Russia, the world's eighth-largest economy, is likely to contract 3 per cent this year, embracing its first recession since the 2009 global financial crisis on the back of plunging oil revenues and western sanctions due to its involvement in the unrest in Ukraine.
The 3-per cent forecast is actually a conservative figure compared with more upbeat consensus forecasts, the country's economy minister Alexei Ulyukayev told Russian reporters over the weekend.
Many analysts foresee a more dismal picture for the Russian economy, predicting up to 4-5 per cent GDP contraction in 2015. Global credit rating agency Moody's said earlier this month that the country's GDP may shrink as much as 5.5 per cent.
However, the international Monetary Fund (IMF) in its world economic outlook released a fortnight ago has forecast 3-per cent contraction for the Russian economy this year and 1-per cent in 2016.
Ulyukayev expects inflation to reach 12 per cent by the end of 2015, up from 11.4 per cent in 2014.
Capital outflows could hit $115 billion in 2015, up from an earlier estimate of up to $90 billion, after hitting a whopping $151 billion in 2014, which was way beyond all predictions.
Besides, the minister expects capital investment to drop by 13 per cent this year and retail sales by 8 per cent.
Just on Friday in a surprise move, the Russian central bank cut its lending rate to 15 per cent from 17 per cent, to stimulate growth in the sagging economy. (See: Russian central bank cuts main interest rate as recession fears rise).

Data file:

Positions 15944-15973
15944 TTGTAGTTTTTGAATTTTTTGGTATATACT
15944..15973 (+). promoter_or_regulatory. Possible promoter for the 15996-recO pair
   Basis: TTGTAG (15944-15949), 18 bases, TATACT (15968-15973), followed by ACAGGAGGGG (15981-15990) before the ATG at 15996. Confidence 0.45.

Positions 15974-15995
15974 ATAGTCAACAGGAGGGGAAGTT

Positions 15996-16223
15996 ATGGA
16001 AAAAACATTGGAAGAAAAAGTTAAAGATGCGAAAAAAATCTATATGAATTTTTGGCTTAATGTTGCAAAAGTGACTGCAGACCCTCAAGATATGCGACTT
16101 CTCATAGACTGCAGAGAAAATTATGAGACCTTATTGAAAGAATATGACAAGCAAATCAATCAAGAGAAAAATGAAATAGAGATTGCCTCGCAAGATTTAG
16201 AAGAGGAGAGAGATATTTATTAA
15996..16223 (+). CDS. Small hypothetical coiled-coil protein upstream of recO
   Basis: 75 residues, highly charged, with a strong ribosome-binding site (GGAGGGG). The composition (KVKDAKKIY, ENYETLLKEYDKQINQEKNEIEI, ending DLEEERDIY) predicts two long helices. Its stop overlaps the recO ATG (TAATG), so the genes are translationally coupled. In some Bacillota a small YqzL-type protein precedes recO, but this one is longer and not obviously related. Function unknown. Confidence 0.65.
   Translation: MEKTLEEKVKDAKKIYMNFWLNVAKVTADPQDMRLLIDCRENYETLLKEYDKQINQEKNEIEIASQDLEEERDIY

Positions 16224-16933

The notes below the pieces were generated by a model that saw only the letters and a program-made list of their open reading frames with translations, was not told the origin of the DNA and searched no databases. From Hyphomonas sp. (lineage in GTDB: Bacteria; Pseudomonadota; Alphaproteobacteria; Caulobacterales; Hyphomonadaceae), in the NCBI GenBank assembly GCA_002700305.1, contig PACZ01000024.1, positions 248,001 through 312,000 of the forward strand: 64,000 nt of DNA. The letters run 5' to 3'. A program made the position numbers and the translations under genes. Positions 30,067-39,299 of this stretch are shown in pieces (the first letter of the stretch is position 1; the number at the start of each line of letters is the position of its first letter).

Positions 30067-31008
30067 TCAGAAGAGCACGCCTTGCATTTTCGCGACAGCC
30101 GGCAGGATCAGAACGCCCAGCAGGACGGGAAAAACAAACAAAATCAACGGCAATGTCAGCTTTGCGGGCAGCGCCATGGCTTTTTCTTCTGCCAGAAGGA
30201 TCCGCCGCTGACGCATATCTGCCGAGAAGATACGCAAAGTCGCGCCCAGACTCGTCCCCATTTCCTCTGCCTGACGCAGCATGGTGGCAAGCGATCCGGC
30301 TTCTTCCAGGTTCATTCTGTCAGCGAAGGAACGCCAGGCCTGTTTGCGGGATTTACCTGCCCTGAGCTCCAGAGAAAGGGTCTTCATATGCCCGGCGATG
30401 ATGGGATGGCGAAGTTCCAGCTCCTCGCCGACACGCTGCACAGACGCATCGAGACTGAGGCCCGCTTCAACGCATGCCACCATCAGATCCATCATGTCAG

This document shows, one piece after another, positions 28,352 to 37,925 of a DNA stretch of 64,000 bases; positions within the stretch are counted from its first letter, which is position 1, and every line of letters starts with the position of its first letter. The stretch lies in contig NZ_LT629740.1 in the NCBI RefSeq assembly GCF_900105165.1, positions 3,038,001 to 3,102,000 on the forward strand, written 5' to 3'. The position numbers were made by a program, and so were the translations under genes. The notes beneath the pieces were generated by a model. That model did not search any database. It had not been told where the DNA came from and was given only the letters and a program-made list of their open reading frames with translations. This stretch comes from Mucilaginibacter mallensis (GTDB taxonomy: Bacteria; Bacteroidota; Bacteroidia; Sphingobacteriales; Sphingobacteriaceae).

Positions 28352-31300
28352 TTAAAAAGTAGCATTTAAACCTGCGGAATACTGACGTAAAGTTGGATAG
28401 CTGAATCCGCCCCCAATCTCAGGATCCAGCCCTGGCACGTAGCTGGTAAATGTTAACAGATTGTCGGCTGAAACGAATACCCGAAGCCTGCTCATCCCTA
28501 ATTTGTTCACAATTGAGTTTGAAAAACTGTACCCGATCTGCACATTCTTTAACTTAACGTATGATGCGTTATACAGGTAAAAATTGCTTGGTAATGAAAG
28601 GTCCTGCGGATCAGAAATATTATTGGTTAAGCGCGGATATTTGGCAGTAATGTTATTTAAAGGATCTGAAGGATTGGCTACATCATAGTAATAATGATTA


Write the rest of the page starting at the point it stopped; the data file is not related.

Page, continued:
The move sent the rouble 2.4 per cent lower against the US dollar, leaving the dollar worth 69.47 roubles. The currency has lost about half of its value in the past one year.
The Bank of Russia said its action was aimed at averting sizeable decline in economic activity against the background of negative external factors, apparently referring to the western sanctions and fall in oil prices.
Justifying the central bank's decision to cut interest rates, the minister said that ''it was absolutely justified and practical.''
Last month the central bank raised the interest rate from 8 per cent to 9.5 per cent and further up to 17 per cent to tame the rising inflation. However, now it feels that economic growth is of topmost priority under slumping oil prices.
Oil revenues account for about half of Russia's GDP. Prices of Brent crude has fallen from the highs of $115 a barrel last summer to around $52 a barrel on Friday.
Last week, the country announced a 2.34-trillion ruble ($35-billion) anti-crisis plan to prop up the economy without revealing the details. The government said that it would curtail 10 per cent of its spending plans this year except defence, social spending and debt repayments, aiming to balancing the budget by 2017.
Meanwhile, global credit rating agency Standard & Poor's last week downgraded Russia's sovereign debt rating to ''junk'' status.(See: Russia to trim deficit as S&P junks its credit rating)
Nevertheless, in an interview on Russia's First Channel yesterday Russian central bank chief Elvira Nabiullina said that Russia won't default and any rumours around the topic are just empty talks.
''Well, how can there be a default at such a low level of external debt,'' she asked.
According to the central bank's recent figures, Russia's external debt fell by 18 per cent to around $600 billion in 2014 from $719 billion in the beginning of the year.
Regarding inflation, Nabiullina said that the central bank expects that inflation will peak in the second quarter before sliding down to single digit level in 2016.